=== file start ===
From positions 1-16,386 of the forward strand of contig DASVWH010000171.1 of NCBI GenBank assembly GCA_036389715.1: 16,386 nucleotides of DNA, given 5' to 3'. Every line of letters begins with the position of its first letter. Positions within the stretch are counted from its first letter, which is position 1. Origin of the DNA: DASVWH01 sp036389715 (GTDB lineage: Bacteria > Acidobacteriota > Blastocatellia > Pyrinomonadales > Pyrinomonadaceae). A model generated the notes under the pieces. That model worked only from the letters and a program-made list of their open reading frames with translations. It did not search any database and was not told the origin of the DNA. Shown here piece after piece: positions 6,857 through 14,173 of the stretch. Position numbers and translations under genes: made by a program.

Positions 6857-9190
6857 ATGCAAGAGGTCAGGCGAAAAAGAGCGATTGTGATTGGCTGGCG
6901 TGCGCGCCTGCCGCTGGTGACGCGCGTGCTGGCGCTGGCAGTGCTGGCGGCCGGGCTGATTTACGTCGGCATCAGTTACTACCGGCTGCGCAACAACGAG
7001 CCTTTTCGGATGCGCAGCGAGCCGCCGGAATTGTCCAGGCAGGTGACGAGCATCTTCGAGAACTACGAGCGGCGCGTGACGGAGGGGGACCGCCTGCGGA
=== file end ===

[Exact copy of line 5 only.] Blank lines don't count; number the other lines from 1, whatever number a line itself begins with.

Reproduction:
7001 CCTTTTCGGATGCGCAGCGAGCCGCCGGAATTGTCCAGGCAGGTGACGAGCATCTTCGAGAACTACGAGCGGCGCGTGACGGAGGGGGACCGCCTGCGGA